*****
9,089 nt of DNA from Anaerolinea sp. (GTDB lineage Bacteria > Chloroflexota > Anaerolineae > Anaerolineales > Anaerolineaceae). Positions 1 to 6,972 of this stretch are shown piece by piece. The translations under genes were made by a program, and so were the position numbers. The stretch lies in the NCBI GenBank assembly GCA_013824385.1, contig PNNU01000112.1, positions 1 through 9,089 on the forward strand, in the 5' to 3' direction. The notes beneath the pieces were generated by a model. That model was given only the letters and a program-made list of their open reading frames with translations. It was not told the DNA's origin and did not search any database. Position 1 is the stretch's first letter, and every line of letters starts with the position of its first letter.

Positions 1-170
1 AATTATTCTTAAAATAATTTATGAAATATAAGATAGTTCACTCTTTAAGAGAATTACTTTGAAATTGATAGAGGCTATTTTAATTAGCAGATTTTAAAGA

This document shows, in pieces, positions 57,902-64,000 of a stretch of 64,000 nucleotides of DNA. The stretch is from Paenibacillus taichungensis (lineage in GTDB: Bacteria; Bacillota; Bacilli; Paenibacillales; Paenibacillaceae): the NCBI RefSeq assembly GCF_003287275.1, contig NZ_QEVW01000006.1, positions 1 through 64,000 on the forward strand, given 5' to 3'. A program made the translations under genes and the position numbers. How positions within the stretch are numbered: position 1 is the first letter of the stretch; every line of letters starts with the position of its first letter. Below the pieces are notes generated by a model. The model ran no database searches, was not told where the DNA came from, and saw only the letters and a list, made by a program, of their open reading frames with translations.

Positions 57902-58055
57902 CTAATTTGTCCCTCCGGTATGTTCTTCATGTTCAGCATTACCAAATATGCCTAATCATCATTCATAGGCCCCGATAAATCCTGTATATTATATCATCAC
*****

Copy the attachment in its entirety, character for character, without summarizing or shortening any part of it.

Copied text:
9,089 nt of DNA from Anaerolinea sp. (GTDB lineage Bacteria > Chloroflexota > Anaerolineae > Anaerolineales > Anaerolineaceae). Positions 1 to 6,972 of this stretch are shown piece by piece. The translations under genes were made by a program, and so were the position numbers. The stretch lies in the NCBI GenBank assembly GCA_013824385.1, contig PNNU01000112.1, positions 1 through 9,089 on the forward strand, in the 5' to 3' direction. The notes beneath the pieces were generated by a model. That model was given only the letters and a program-made list of their open reading frames with translations. It was not told the DNA's origin and did not search any database. Position 1 is the stretch's first letter, and every line of letters starts with the position of its first letter.

Positions 1-170
1 AATTATTCTTAAAATAATTTATGAAATATAAGATAGTTCACTCTTTAAGAGAATTACTTTGAAATTGATAGAGGCTATTTTAATTAGCAGATTTTAAAGA

This document shows, in pieces, positions 57,902-64,000 of a stretch of 64,000 nucleotides of DNA. The stretch is from Paenibacillus taichungensis (lineage in GTDB: Bacteria; Bacillota; Bacilli; Paenibacillales; Paenibacillaceae): the NCBI RefSeq assembly GCF_003287275.1, contig NZ_QEVW01000006.1, positions 1 through 64,000 on the forward strand, given 5' to 3'. A program made the translations under genes and the position numbers. How positions within the stretch are numbered: position 1 is the first letter of the stretch; every line of letters starts with the position of its first letter. Below the pieces are notes generated by a model. The model ran no database searches, was not told where the DNA came from, and saw only the letters and a list, made by a program, of their open reading frames with translations.

Positions 57902-58055
57902 CTAATTTGTCCCTCCGGTATGTTCTTCATGTTCAGCATTACCAAATATGCCTAATCATCATTCATAGGCCCCGATAAATCCTGTATATTATATCATCAC